Probate

Probate refers to the legal protocol used in theU.S. to validate and settle decedent estates. There are two methods used which include 'testate' and 'intestate'. Testate is utilized when a person has executed a last will and testament, while intestate is used when a person does not write a Will.

Most people don't enjoy probate, but it can be made easier by writing a last will and engaging in estate planning. Wills supply important information about all aspects of closing the estate. They are also used to arrange guardianship and appoint estate agents to settle final affairs.

Not all estates have to be settled through probate court. People that transfer property to a revocable trust and those with small estates can bypass the probate process. The small estate exemption amount varies by state and ranges between $25,000 and $75,000.

The only way that small estates are allowed to avoid probate is when a last Will is presented to the court. As long as the Will is valid and heirs don't contest the contents, small estates can be settled after meeting requirements of the 45 day court confirmation period.

One estate planning strategy that can reduce the value of probated estates is setting up assignment of beneficiaries. This can be performed with bank accounts, retirement and investment accounts, titled property, savings bonds, and life insurance proceeds.

Designating beneficiaries is as simple as filling out a form where funds are held. Beneficiaries are not able to access funds until they follow specific protocol and obtain required claim forms. Beneficiaries of financial investment and retirement account funds can elect to transfer money into a newly formed account or accept lump sum cash.

Transferring investment funds allows beneficiaries to offset inheritance tax until funds are withdrawn. Beneficiaries might be subject to state and federal inheritance tax when accepting lump sum cash. It's always recommended to talk with an estate attorney to maximize inheritance cash and minimize taxes.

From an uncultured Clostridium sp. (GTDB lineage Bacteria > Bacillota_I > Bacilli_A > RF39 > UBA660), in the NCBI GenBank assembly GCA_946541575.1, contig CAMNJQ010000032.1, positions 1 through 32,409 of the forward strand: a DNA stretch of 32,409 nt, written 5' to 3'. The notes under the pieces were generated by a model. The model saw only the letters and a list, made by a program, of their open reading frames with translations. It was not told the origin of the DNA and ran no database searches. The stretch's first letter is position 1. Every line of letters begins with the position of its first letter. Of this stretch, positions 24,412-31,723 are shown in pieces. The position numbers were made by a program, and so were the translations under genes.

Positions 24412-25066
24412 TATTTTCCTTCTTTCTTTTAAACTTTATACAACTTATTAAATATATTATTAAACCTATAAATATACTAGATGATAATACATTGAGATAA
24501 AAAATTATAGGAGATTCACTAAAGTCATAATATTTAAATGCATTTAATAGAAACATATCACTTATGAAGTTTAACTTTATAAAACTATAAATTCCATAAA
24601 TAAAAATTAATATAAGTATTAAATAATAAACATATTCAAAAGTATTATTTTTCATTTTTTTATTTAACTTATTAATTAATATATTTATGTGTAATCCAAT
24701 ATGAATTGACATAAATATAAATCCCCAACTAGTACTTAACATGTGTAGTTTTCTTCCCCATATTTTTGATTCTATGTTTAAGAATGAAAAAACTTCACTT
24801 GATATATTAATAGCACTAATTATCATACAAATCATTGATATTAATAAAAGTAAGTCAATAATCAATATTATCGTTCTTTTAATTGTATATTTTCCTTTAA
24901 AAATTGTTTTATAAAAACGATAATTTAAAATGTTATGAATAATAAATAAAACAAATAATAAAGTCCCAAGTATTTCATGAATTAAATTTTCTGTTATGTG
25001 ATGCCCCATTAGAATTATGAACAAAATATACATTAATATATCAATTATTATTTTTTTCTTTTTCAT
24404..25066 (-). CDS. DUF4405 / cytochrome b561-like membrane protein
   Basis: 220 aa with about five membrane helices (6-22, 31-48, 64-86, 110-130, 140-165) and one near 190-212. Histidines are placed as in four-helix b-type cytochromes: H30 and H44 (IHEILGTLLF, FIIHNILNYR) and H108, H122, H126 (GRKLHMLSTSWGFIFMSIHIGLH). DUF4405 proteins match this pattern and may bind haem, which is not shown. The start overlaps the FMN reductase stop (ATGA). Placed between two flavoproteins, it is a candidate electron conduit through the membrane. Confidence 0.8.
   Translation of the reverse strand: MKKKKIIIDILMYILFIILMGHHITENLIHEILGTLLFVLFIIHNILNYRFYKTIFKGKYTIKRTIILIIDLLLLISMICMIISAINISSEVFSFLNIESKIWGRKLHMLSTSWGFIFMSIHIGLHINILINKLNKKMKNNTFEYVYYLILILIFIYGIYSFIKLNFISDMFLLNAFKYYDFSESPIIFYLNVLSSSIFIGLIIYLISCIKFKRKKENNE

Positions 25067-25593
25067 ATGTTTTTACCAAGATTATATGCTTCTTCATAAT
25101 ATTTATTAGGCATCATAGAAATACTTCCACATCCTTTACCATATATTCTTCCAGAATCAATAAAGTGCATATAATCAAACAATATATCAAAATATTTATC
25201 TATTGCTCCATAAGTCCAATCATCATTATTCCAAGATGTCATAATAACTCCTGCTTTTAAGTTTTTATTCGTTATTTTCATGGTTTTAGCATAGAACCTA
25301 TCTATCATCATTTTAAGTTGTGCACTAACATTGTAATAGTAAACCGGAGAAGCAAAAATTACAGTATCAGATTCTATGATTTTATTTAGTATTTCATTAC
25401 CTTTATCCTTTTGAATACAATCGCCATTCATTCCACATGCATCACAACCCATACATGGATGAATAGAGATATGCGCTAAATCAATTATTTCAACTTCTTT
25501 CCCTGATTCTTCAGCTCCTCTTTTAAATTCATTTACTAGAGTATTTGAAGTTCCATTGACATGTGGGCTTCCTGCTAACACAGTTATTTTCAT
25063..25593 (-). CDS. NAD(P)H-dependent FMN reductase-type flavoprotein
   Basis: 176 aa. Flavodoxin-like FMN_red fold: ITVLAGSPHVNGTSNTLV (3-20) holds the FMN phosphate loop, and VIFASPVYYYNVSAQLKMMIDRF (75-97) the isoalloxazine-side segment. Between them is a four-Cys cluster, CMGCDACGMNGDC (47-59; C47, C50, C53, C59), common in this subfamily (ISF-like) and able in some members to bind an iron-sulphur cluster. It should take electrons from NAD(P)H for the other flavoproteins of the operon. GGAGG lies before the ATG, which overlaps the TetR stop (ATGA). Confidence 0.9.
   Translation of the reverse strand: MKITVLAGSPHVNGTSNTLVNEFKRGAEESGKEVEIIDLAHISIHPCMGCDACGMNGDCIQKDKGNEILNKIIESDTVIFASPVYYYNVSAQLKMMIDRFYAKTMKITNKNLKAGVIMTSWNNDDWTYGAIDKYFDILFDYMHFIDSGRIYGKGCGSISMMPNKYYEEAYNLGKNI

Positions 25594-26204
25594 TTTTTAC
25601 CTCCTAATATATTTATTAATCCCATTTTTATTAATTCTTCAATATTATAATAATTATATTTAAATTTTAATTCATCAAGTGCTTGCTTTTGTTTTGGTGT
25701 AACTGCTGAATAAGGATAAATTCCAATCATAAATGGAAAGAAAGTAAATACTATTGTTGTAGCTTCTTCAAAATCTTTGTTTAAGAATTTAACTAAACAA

Another method to avoid probate is to gift property to heirs while living. This estate planning method is often used by the elderly and people that are diagnosed with terminal illness. Gifting real property, cash, and personal possessions ensures items are given to the people you want to receive them.

One little known fact about probate is less than 80 percent of beneficiaries actually receive the gifts left to them in decedent Wills. When estates undergo the probate process there is likelihood that estate assets will need to be sold to pay off outstanding debts, taxes, or estate settlement costs.

This problem is further escalated if heirs contest the Will. Contesting occurs when heirs feel they were entitled to property not gifted them in the last Will. The estate is responsible for defense legal fees and could be held accountable for heirs' legal fees if a judge rules in their favor.

Trusts are a good option for people with estates valued at $100,000 or more. When assets are placed into a trust the property is no longer part of the estate and avoids probate. Individuals need to appoint a Trustee to manage their estate. The legal title to the property is transferred to the Trustee and held in the trust until death.

Probate can turn into a time-consuming and expensive process, but can be avoided by entering into estate planning methods. Writing a Will does not eliminate the need for probate, but instead lessens complications for estate agents.

One of the simplest ways to protect estate assets is to work with estate attorneys, such as Craton and Switzer. Professionals can offer guidance about the most effective ways to protect valuable possessions and reduce estate and inheritance taxes.

Spending time developing a plan to lessen probate estate settlement is one of the greatest gifts anyone can leave behind. We encourage you to contact us to setup a consultation and invite you to peruse our probate article library to learn more about available strategies.